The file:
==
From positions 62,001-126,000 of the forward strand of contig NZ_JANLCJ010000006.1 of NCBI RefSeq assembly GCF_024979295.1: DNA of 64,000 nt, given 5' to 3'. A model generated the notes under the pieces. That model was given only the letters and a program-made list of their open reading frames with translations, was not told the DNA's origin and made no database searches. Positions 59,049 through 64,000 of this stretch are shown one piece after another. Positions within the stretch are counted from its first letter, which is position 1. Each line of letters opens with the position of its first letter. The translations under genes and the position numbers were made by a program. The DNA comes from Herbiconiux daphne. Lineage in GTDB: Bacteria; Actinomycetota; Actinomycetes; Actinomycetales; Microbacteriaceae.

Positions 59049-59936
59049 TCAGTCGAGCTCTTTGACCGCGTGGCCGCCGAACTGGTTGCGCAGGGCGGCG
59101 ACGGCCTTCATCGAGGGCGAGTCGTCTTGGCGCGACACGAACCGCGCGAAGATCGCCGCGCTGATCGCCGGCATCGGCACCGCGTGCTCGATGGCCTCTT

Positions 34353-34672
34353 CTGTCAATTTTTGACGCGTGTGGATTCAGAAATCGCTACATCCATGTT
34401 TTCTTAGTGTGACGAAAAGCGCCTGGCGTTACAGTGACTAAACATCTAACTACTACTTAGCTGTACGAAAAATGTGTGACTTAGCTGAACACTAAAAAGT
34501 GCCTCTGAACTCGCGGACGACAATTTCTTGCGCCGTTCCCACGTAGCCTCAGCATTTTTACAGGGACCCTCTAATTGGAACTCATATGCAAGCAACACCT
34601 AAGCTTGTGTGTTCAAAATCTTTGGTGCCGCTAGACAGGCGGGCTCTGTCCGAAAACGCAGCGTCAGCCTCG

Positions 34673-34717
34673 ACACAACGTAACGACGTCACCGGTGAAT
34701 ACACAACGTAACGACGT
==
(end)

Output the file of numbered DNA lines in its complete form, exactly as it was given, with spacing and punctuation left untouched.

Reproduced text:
From positions 62,001-126,000 of the forward strand of contig NZ_JANLCJ010000006.1 of NCBI RefSeq assembly GCF_024979295.1: DNA of 64,000 nt, given 5' to 3'. A model generated the notes under the pieces. That model was given only the letters and a program-made list of their open reading frames with translations, was not told the DNA's origin and made no database searches. Positions 59,049 through 64,000 of this stretch are shown one piece after another. Positions within the stretch are counted from its first letter, which is position 1. Each line of letters opens with the position of its first letter. The translations under genes and the position numbers were made by a program. The DNA comes from Herbiconiux daphne. Lineage in GTDB: Bacteria; Actinomycetota; Actinomycetes; Actinomycetales; Microbacteriaceae.

Positions 59049-59936
59049 TCAGTCGAGCTCTTTGACCGCGTGGCCGCCGAACTGGTTGCGCAGGGCGGCG
59101 ACGGCCTTCATCGAGGGCGAGTCGTCTTGGCGCGACACGAACCGCGCGAAGATCGCCGCGCTGATCGCCGGCATCGGCACCGCGTGCTCGATGGCCTCTT

Positions 34353-34672
34353 CTGTCAATTTTTGACGCGTGTGGATTCAGAAATCGCTACATCCATGTT
34401 TTCTTAGTGTGACGAAAAGCGCCTGGCGTTACAGTGACTAAACATCTAACTACTACTTAGCTGTACGAAAAATGTGTGACTTAGCTGAACACTAAAAAGT
34501 GCCTCTGAACTCGCGGACGACAATTTCTTGCGCCGTTCCCACGTAGCCTCAGCATTTTTACAGGGACCCTCTAATTGGAACTCATATGCAAGCAACACCT
34601 AAGCTTGTGTGTTCAAAATCTTTGGTGCCGCTAGACAGGCGGGCTCTGTCCGAAAACGCAGCGTCAGCCTCG

Positions 34673-34717
34673 ACACAACGTAACGACGTCACCGGTGAAT
34701 ACACAACGTAACGACGT